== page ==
Instead of playing gardening games on your smart phone, maybe you should try doing it for real. A recent study on says that community gardening may lower your body mass index (BMI), and significantly reduce your chances of becoming overweight and obese.

Cathleen Zick, lead author of the study, and her colleagues from the University of Utah came to this conclusion by checking the BMIs of three groups: the first consisted of unrelated people living in the same neighborhood; the second was composed of siblings of the same gender; and the third consisted of “married spouses of the gardeners.”

The results revealed that female gardeners were 46 percent less likely to be obese, while male gardeners were 62 percent less likely to be obese. A significant difference was also noted in same sex siblings. Women who did gardening had a BMI 1.88 lower than their sisters, while men had a BMI 1.33 lower than their brothers.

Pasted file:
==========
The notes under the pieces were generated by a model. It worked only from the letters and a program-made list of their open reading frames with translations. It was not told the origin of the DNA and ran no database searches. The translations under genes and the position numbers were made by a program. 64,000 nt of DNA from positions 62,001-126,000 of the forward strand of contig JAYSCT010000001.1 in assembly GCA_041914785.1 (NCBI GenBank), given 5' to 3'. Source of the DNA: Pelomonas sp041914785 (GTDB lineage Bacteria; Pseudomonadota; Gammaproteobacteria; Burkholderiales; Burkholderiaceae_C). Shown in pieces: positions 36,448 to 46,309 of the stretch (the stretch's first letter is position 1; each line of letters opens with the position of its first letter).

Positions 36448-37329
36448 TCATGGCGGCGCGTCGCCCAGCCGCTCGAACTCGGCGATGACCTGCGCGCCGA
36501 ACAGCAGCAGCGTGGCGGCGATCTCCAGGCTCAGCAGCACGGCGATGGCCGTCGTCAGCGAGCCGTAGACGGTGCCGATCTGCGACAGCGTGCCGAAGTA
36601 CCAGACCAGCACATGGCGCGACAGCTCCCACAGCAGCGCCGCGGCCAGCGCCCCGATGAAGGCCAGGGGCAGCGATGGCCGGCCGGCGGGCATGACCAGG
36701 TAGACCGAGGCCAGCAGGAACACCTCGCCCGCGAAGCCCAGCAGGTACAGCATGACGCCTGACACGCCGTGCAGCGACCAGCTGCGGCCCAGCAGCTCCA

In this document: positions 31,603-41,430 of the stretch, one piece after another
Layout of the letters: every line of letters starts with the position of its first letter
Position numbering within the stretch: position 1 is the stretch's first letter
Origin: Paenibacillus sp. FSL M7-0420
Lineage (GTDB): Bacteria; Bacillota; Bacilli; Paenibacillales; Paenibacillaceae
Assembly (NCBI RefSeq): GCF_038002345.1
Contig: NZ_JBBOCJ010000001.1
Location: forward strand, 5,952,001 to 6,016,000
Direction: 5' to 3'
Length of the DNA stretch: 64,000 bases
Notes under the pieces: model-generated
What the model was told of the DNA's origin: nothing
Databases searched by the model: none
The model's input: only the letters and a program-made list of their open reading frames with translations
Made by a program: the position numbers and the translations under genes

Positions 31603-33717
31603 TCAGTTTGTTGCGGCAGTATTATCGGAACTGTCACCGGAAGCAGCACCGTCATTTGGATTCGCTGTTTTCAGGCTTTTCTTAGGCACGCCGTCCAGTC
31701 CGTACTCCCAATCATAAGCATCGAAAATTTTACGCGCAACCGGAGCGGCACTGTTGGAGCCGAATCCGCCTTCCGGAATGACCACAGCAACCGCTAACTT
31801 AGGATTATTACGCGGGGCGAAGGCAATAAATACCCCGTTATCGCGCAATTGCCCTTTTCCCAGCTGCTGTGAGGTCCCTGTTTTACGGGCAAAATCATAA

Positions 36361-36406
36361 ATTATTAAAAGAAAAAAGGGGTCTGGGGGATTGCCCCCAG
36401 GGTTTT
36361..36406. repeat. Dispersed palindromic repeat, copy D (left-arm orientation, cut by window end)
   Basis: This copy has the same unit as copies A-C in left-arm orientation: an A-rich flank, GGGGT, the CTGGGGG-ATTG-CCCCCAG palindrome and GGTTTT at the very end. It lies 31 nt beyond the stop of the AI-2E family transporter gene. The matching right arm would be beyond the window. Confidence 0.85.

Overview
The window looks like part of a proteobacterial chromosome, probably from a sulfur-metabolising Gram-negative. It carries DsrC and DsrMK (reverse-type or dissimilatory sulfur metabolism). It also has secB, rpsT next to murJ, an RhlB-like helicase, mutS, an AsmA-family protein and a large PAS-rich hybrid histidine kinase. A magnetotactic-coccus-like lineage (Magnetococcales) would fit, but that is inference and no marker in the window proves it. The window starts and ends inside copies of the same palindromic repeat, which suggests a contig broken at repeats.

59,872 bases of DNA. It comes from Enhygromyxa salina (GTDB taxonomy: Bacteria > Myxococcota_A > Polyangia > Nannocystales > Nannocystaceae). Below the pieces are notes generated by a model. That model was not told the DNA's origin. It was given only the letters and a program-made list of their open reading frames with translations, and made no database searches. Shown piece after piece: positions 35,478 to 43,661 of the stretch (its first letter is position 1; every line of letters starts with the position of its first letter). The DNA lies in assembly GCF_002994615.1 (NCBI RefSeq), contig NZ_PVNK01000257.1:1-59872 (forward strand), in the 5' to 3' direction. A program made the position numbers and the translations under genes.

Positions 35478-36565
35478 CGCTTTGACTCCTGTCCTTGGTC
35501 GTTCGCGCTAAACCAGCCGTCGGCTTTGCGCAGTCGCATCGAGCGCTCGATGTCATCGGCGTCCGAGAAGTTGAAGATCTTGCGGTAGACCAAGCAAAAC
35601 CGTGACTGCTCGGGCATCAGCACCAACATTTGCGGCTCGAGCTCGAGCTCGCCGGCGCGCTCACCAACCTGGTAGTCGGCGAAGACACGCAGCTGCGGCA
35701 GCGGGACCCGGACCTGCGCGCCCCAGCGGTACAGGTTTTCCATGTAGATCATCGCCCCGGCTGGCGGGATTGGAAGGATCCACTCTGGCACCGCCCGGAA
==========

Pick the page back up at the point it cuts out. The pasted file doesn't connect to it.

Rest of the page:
For spouses of gardeners, there didn’t appear to be any difference in BMI at all—an expected result as researchers figured that the spouses would have certainly benefitted from the garden produce.

Zick notes, “We know obesity is costly. This study begins to shed light on the costs and benefits of the choices families make about eating and physical activity.”

(Photo by Sarah Cady via Flickr Creative Commons)

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